Friday, January 22, 2010

Soldier's Joy

Approximately 25 miles southwest of Rock Eddy Bluff lies the Army Fort Leonard Wood, near the town of St. Robert, Missouri. While we reside outside the fort's zone of influence, it is apparent to a traveler that a certain "seediness" increases in direct proportion to one's proximity to the fort.

We were close by the fort yesterday to visit the dentist and drove by some of the many "clubs" that cater to soldiers. Big Louie's is the most apparent of these businesses as it sits alongside the interstate highway. Actually it appears to be a small shopping mall as several other businesses cluster around Big Louie's club.
Young soldiers can quite simply change their lives while visiting this little Mecca of "things of the flesh". Often the signage carries notices of special deals on lap dances (as low as $1 each, I recall). I thought of trying out a few of them myself until I remembered what a poor dancer I am.

One such club featured what appeared to be a small motel behind the club. I assume this was used for those who had finished their dancing and wished to move on with the experience.

Peep shows and sex toy exist in abundance in this the little settlements. And, should that not be enough, you can be tattooed before leaving, preferably while still drunk. (Can you guess the amount of buyer's remorse the morning after?)

The Army appears to tolerate these businesses outside the gates of the post. Intestingly, the name "hooker" actually comes from the Civil War when Federal General Joseph Hooker recruited prostitutes to accompany his troops. And, nearly the same situation exists today as thousands of young boys leave hearth and home, girlfriends, and parental control to join the military.

Viewed thus, perhaps Big Louie's Club actually performs a valuable social funtion. Still, I think it best to just wave as you go by. But then, I am older now.

Friday, January 8, 2010

Firewood, a primal commodity

These days we still love a fire blazing in the house, especially on the coldest days. It is those sticks of firewood that we have felled, sawed, split and hauled that stand between us an the frigid cold that surrounds the house. Oh sure, we still have an electric furnace but we all know what could happen if that were our only source of heat out here at the end of the electrical power line.

I was about 10 years old when my father died suddenly and my mother moved her four boys to the Ozark hills. It was during our first winter that we discovered the supreme importance of those sticks of firewood that could keep some degree of comfort in our small cabin. In the first years we had only a fireplace. We would "bank the fire" at night (cover the coals with ashes) and then the first hardy soul in the morning would uncover the coals and lay more dry wood on top. If you were lucky, the temperature inside would become tolerable in an hour or two.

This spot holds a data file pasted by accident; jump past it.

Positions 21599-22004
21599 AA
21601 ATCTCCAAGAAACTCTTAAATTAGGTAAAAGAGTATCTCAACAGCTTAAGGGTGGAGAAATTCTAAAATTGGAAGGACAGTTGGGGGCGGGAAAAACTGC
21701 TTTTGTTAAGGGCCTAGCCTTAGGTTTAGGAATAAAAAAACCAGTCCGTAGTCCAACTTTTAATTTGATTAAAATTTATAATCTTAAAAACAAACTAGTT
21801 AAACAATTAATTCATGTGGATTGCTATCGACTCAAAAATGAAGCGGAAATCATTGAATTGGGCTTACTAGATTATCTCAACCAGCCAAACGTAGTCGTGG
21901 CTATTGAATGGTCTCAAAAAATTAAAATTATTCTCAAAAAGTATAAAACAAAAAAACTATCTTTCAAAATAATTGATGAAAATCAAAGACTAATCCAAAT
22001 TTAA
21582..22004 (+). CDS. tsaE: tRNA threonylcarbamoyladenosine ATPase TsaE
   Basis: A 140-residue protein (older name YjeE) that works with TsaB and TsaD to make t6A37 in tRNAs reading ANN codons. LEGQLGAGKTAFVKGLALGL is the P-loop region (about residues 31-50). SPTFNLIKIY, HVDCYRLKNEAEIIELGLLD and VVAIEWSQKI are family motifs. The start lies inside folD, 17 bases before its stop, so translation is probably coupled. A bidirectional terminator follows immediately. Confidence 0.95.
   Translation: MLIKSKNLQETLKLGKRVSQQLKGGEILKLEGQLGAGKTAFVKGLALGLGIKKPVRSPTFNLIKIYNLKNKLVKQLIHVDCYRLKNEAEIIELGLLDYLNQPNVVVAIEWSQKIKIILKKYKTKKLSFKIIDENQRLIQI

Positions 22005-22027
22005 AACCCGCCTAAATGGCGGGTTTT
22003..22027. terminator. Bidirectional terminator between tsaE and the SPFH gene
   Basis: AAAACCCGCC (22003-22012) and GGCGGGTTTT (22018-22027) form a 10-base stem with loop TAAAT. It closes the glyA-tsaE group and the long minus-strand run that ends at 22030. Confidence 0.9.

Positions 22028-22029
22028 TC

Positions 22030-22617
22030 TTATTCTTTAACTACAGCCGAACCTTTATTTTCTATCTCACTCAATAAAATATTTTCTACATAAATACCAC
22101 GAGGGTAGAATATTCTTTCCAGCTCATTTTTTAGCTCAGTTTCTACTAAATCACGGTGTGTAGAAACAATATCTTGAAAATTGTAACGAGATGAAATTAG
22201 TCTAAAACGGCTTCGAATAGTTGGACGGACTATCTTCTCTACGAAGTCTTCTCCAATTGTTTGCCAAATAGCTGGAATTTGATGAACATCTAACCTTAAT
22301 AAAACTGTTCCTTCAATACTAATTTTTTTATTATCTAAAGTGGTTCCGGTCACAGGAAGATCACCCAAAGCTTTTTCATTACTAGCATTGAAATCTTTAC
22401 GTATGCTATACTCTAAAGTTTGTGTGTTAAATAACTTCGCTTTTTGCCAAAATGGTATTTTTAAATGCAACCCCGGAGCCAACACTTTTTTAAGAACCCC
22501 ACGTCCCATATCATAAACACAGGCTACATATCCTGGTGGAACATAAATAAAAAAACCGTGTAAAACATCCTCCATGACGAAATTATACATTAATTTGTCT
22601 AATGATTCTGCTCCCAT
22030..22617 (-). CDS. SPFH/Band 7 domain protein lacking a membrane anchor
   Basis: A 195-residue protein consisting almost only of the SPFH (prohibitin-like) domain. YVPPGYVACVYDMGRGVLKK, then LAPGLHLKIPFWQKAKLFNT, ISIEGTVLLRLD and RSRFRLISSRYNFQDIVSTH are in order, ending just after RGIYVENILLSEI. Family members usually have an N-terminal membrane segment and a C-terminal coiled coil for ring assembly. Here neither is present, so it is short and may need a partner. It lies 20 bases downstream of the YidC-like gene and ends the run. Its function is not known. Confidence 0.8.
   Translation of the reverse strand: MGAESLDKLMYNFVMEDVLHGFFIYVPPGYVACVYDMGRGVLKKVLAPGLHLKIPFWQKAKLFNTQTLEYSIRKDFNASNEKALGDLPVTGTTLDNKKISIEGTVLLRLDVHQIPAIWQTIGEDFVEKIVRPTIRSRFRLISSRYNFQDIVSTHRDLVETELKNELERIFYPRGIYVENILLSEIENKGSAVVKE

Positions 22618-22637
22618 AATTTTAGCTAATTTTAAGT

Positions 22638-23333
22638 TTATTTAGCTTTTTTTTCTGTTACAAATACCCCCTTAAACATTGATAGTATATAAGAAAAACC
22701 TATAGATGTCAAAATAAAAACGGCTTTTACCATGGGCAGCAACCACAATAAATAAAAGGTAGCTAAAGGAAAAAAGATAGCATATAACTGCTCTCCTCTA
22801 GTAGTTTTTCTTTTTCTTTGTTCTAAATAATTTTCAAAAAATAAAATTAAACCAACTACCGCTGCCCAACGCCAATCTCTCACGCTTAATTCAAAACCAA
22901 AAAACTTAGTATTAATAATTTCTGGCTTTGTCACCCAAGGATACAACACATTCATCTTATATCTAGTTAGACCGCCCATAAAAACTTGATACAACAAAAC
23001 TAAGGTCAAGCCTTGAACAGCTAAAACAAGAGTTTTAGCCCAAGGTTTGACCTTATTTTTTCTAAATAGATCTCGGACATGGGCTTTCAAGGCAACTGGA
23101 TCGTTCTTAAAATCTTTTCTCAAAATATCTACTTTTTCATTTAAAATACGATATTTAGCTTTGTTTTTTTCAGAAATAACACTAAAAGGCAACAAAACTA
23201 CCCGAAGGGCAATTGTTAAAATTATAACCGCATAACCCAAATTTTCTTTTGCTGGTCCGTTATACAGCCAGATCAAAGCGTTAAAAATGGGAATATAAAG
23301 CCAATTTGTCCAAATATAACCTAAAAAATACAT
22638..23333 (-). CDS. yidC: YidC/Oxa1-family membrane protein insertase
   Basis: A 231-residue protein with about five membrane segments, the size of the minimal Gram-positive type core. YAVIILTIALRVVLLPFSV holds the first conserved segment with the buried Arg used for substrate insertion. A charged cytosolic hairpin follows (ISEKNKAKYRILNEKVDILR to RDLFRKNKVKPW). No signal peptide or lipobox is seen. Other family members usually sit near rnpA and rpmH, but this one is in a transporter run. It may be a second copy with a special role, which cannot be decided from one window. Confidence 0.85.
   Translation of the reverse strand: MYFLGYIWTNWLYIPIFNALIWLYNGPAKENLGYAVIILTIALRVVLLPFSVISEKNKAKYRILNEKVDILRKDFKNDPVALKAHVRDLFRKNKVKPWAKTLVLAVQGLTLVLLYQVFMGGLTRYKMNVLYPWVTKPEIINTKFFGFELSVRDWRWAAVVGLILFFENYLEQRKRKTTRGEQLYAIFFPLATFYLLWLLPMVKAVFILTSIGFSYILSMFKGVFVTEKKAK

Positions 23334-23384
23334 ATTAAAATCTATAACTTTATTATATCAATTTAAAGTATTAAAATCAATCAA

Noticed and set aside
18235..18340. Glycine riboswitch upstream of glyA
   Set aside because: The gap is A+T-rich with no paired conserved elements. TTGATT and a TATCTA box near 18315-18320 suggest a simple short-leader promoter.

The most pressing problem was that we boys had no knowledge of wood cutting and splitting and had no older male in the family to instruct us. Somehow we made it through those first winters with only a crosscut saw. Wood was brought into the house in quite meager amounts, and as I recall we almost never had enough wood to create a stack outside the door of the cabin.

We boys struggled with the saw. We pushed and pulled and cursed and spent way too much time gaining just a few sticks of wood. We learned later from a helpful neighbor that the saw had lost it's "set", causing it to bind in the wood on every stroke. Later we purchased a David Bradley chainsaw from Sears and Roebuck. Of course that began a whole new learning curve for we boys, as we then needed knowledge of small engines, the art of sharpening the chain, safety, etc.

There is another, somewhat guilty memory. It is the recollection of how little wood my mother would burn during the day when her sons were away in a warm schoolhouse. She was just plain stingy with firewood, causing the inside temperature to be quite cold. I suspect she spent much of the day in a chair directly in front of the fireplace. When we returned home she would often cajole and beg us to fill the wood box on the back porch.

Well, we have just returned from outside where we dug those precious sticks of firewood out of the snow and brought them to the house. Hands, feet, and faces were painfully cold by the time we finished. It is 7 degrees outside and the wind is swirling. Inside, the fire blazes in the stove, bringing back memories of winters gone by and emphasizing once more the importance, each year, of building large stacks of firewood against the coming winter.